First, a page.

prefigured our own treatment of prisoners in Iraq and Afghanistan.
(See, for instance, A.J. Langguth, Hidden Terrors
[Pantheon, 1979], on how the U.S. spread torture methods to Brazil and
Uruguay.) Dismantling the empire would potentially mean a real end to
the modern American record of using torture abroad.

4. We need to cut the ever-lengthening train of camp followers,
dependents, civilian employees of the Department of Defense, and
hucksters -- along with their expensive medical facilities, housing
requirements, swimming pools, clubs, golf courses, and so forth -- that follow our military enclaves around the world.

5. We need to discredit the myth promoted by the
military-industrial complex that our military establishment is valuable
to us in terms of jobs, scientific research, and defense. These alleged
advantages have long been discredited by serious economic research. Ending empire would make this happen.

6. As a self-respecting democratic nation, we need to stop being
the world's largest exporter of arms and munitions and quit educating
Third World militaries in the techniques of torture, military coups,
and service as proxies for our imperialism. A prime candidate for
immediate closure is the so-called School of the Americas, the U.S.
Army's infamous military academy at Fort Benning, Georgia, for Latin
American military officers. (See Chalmers Johnson, The Sorrows of Empire [Metropolitan Books, 2004], pp. 136-40.)

7. Given the growing constraints on the federal budget, we
should abolish the Reserve Officers' Training Corps and other
long-standing programs that promote militarism in our schools.

8. We need to restore discipline and accountability in our armed
forces by radically scaling back our reliance on civilian contractors,
private military companies, and agents working for the military outside
the chain of command and the Uniform Code of Military Justice. (See
Jeremy Scahill, Blackwater:The Rise of the World's Most Powerful Mercenary Army [Nation Books, 2007]). Ending empire would make this possible.

9. We need to reduce, not increase, the size of our standing
army and deal much more effectively with the wounds our soldiers
receive and combat stress they undergo.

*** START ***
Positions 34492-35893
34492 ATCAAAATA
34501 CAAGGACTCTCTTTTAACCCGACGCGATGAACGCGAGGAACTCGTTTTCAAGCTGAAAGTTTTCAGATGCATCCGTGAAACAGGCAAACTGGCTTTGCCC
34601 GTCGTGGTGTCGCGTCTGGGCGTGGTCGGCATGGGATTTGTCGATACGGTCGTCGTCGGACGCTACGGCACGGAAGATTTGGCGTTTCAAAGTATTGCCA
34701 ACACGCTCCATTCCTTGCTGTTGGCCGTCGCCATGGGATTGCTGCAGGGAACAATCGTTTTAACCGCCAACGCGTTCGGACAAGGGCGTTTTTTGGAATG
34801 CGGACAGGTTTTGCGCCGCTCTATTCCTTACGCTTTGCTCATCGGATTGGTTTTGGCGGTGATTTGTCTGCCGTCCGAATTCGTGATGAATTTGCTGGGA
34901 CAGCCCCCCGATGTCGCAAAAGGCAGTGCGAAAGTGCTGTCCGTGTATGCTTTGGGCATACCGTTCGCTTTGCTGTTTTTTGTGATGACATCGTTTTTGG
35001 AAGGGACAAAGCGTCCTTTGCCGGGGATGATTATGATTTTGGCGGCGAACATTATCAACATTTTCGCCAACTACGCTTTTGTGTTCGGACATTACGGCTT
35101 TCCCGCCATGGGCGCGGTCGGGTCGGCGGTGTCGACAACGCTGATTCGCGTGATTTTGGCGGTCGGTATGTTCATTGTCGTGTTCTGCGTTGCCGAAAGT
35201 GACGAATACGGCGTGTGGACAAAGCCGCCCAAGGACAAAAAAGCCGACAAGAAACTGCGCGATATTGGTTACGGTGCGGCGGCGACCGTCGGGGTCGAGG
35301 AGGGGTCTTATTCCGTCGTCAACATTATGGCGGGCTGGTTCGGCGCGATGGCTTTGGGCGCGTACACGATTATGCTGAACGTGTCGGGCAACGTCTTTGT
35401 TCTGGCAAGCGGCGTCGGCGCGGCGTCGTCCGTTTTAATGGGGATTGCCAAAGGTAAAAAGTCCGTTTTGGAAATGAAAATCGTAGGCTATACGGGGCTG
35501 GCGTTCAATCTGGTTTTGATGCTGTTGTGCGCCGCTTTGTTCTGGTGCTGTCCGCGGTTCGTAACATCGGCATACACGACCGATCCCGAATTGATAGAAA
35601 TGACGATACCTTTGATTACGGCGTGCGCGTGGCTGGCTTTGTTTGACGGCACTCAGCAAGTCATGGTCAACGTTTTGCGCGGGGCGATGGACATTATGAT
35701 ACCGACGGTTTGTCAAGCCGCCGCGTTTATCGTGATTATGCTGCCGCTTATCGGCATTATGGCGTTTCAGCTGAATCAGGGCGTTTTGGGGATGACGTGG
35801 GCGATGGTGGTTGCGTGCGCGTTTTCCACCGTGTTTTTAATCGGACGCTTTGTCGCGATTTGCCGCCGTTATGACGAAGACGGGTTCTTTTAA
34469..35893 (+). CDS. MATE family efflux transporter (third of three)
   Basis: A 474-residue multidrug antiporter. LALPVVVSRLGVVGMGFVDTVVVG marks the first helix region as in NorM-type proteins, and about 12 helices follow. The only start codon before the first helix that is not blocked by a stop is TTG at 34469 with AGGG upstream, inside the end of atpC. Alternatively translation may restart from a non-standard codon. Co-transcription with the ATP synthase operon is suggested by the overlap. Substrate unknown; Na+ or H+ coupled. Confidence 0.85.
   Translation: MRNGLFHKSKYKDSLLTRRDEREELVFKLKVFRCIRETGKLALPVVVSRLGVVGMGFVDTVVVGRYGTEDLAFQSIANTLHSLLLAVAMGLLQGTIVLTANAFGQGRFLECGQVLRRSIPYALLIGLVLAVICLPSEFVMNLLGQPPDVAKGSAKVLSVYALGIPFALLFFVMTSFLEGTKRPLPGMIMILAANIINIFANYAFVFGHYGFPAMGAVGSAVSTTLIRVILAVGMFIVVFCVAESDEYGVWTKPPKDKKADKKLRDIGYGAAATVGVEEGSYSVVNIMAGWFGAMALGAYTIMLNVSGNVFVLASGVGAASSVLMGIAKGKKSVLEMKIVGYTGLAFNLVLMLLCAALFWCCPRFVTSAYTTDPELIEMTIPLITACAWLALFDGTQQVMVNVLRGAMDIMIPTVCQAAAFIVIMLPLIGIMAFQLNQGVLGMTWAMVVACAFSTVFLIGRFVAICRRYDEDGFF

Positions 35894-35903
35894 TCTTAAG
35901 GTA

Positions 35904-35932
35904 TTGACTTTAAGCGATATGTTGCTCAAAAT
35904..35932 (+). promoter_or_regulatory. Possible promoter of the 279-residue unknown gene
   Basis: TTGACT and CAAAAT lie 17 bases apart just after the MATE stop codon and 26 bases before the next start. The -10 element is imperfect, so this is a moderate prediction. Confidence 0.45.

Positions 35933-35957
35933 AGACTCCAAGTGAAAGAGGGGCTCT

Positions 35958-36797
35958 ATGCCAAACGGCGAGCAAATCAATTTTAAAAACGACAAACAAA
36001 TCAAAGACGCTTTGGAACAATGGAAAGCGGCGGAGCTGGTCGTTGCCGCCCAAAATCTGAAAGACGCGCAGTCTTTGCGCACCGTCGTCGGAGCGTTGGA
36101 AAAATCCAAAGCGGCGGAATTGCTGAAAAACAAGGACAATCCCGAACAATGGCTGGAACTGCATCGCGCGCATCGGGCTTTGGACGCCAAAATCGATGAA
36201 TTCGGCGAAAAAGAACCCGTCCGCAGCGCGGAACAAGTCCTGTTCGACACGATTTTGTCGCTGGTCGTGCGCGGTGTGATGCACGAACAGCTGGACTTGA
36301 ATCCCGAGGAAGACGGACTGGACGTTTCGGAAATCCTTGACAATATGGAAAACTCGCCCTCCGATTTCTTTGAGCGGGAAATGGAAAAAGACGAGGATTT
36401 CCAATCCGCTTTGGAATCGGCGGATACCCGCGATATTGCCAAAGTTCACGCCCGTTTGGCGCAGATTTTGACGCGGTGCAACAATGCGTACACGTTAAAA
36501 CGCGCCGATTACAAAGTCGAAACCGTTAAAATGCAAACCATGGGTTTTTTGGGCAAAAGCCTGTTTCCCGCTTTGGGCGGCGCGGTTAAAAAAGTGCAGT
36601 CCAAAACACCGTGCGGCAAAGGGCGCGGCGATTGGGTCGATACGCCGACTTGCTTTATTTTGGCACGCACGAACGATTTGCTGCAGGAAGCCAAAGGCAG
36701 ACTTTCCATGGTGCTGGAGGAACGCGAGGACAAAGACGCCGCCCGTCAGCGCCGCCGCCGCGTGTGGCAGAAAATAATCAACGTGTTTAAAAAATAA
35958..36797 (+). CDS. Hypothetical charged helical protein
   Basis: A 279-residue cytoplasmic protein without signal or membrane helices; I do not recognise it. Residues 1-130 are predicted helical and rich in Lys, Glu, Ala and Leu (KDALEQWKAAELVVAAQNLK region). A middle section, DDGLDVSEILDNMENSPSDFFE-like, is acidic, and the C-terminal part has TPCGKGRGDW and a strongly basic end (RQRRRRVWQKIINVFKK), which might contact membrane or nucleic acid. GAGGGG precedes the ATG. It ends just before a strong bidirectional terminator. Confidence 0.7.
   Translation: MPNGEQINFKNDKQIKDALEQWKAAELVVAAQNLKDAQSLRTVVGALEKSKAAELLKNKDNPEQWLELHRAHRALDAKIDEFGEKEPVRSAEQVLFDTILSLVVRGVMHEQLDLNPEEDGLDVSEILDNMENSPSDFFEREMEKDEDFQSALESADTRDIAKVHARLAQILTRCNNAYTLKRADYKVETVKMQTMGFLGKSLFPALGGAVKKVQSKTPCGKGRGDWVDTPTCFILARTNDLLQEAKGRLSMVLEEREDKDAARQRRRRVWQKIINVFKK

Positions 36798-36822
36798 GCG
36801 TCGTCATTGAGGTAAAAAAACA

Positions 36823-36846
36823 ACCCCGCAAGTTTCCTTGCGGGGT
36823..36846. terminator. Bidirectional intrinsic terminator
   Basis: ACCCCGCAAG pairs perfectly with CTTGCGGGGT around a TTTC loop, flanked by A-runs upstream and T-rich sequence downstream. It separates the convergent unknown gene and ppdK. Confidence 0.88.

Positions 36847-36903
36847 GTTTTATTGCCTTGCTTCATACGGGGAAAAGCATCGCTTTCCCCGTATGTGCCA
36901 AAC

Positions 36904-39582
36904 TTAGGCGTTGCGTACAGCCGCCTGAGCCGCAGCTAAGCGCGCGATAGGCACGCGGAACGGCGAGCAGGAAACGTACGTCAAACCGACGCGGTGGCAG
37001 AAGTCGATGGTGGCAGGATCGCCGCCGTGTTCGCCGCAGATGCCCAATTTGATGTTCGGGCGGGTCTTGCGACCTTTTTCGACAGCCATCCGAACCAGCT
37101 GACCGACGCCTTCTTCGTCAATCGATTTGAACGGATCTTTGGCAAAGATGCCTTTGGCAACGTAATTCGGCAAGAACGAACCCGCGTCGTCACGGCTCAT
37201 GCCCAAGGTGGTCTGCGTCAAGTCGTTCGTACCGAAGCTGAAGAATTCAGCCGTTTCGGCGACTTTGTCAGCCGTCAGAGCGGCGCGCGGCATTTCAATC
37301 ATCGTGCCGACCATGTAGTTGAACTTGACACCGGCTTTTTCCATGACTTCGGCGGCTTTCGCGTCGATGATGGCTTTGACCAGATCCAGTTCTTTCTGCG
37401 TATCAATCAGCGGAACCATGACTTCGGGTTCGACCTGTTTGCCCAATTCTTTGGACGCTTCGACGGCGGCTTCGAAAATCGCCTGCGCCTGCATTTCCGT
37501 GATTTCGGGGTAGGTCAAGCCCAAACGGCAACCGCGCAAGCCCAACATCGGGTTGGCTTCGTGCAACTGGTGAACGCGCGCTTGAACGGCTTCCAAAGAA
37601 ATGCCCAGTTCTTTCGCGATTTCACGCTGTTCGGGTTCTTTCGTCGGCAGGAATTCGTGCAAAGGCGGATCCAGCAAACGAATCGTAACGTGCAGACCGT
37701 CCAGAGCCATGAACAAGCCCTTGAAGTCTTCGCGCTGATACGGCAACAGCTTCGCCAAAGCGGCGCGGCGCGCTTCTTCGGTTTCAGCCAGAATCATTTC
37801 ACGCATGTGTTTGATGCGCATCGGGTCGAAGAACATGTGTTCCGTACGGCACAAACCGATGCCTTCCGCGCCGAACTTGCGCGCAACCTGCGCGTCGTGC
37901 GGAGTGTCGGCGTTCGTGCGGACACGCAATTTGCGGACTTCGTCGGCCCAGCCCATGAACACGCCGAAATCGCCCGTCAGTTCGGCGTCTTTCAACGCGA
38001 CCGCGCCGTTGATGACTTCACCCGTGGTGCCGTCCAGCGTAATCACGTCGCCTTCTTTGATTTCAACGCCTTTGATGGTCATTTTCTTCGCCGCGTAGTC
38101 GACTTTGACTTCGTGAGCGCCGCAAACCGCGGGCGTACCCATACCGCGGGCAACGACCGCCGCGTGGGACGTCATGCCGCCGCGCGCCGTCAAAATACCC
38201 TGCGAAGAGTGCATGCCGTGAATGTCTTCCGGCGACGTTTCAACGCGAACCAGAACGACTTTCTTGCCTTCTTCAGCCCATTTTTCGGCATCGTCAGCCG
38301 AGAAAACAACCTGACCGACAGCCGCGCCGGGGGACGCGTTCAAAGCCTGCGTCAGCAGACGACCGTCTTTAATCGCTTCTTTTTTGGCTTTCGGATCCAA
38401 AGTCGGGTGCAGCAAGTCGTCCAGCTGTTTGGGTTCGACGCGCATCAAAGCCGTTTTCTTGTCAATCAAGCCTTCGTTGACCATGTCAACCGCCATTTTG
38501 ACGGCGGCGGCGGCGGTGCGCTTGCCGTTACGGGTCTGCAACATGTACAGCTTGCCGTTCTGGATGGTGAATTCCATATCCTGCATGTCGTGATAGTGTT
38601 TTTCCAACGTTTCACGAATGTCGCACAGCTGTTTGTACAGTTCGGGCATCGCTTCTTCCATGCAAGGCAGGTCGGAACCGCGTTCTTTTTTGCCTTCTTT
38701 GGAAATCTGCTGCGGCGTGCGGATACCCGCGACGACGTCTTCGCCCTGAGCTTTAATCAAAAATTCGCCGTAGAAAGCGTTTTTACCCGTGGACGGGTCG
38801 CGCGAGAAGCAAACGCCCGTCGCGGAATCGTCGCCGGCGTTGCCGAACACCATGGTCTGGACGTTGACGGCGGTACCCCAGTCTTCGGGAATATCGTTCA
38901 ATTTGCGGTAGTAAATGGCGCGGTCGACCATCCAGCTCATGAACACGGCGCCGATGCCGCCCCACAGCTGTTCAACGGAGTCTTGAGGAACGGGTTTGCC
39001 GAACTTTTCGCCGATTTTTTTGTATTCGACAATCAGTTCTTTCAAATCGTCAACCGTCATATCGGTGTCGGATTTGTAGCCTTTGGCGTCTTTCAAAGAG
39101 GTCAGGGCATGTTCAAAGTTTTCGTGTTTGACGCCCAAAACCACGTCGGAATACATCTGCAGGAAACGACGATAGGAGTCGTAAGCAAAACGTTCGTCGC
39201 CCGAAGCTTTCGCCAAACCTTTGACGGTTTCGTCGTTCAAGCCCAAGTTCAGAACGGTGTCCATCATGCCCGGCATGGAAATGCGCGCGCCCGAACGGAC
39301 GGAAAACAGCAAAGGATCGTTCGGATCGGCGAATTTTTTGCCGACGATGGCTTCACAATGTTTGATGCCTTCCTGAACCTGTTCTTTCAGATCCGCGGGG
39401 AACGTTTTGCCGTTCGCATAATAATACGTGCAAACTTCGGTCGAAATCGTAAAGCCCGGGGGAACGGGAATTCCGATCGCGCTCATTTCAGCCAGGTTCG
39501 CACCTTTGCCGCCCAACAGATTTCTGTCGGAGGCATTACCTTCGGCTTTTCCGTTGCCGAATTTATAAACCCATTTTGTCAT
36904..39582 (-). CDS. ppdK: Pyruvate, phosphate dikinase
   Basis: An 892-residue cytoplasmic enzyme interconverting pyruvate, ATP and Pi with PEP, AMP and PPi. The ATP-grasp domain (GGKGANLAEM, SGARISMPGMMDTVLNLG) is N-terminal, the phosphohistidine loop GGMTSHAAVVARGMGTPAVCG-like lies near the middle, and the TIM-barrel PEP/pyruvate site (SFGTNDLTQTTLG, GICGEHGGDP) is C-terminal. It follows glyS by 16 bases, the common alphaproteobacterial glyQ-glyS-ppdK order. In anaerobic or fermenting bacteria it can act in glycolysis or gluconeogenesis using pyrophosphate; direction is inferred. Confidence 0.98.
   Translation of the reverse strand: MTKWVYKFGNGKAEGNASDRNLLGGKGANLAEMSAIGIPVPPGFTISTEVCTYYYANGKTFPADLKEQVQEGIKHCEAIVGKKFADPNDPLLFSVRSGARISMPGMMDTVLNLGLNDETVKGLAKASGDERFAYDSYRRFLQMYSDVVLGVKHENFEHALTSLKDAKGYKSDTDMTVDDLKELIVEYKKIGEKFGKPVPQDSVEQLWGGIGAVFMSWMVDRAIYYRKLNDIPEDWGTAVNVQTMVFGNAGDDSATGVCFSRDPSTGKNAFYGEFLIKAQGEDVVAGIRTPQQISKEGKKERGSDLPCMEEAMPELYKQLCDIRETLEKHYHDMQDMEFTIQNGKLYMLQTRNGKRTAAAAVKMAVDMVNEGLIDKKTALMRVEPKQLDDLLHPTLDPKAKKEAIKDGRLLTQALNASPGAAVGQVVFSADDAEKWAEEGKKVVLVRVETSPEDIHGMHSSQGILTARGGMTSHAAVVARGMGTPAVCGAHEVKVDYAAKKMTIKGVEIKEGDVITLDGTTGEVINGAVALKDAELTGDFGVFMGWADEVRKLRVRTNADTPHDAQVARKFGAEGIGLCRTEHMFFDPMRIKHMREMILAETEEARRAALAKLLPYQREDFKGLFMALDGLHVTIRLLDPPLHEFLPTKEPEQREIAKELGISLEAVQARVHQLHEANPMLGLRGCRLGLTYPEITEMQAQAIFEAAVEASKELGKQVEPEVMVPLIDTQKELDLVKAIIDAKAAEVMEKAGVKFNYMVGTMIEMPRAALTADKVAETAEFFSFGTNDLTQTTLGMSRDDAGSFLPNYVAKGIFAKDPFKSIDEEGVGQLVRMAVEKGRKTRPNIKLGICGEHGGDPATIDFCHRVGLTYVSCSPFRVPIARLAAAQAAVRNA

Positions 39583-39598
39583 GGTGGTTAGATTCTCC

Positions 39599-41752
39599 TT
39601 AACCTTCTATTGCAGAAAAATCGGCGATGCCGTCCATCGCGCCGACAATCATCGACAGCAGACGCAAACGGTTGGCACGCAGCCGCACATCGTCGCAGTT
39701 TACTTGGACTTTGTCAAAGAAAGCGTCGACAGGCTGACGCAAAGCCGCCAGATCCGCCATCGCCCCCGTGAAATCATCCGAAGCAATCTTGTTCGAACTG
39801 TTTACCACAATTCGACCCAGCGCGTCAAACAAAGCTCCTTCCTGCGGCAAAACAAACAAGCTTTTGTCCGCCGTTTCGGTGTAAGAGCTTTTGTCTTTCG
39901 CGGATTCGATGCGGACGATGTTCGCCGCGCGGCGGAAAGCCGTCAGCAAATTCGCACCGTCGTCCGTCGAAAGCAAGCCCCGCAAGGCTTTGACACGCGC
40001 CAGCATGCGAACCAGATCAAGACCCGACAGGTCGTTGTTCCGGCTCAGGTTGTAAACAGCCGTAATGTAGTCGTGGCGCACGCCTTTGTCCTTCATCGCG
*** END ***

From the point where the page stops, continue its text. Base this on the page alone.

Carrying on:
10. To repeat the main message of this essay, we must give up
our inappropriate reliance on military force as the chief means of
attempting to achieve foreign policy objectives.

Unfortunately, few empires of the past voluntarily gave up their
dominions in order to remain independent, self-governing polities. The
two most important recent examples are the British and Soviet empires.
If we do not learn from their examples, our decline and fall is
foreordained.

[Note on further reading on the matter of sexual violence in and around our overseas bases and rapes in the military: On the response to the 1995 Okinawa rape, see Chalmers Johnson, Blowback: The Costs and Consequences of American Empire, chapter 2. On related subjects, see David McNeil, "Justice for Some. Crime, Victims, and the US-Japan SOFA," Asia-Pacific Journal, Vol. 8-1-09, March 15, 2009; "Bilateral Secret Agreement Is Preventing U.S. Servicemen Committing Crimes in Japan from Being Prosecuted," Japan Press Weekly, May 23, 2009; Dieter Fleck, ed., The Handbook of the Law of Visiting Forces, Oxford University Press, 2001; Minoru Matsutani, "'53 Secret Japan-US Deal Waived GI Prosecutions," Japan Times, October 24, 2008; "Crime Without Punishment in Japan," the Economist, December 10, 2008; "Japan: Declassified Document Reveals Agreement to Relinquish Jurisdiction Over U.S. Forces," Akahata, October 30, 2008; "Government's Decision First Case in Japan," Ryukyu Shimpo, May 20, 2008; Dahr Jamail, "Culture of Unpunished Sexual Assault in Military," Antiwar.com, May 1, 2009; and Helen Benedict, "The Plight of Women Soldiers," the Nation, May 5, 2009.]


© 2021 TomDispatch.com
Chalmers Johnson

Chalmers Johnson

Chalmers Johnson was the author of "Blowback "(2000), "The Sorrows of Empire" (2004), and "Nemesis: The Last Days of the American Republic" (2006), and "Revolutionary Change" (1982).  His final book was "Dismantling the Empire: America's Last Best Hope" (2010). He died on November 20, 2010 at age 79.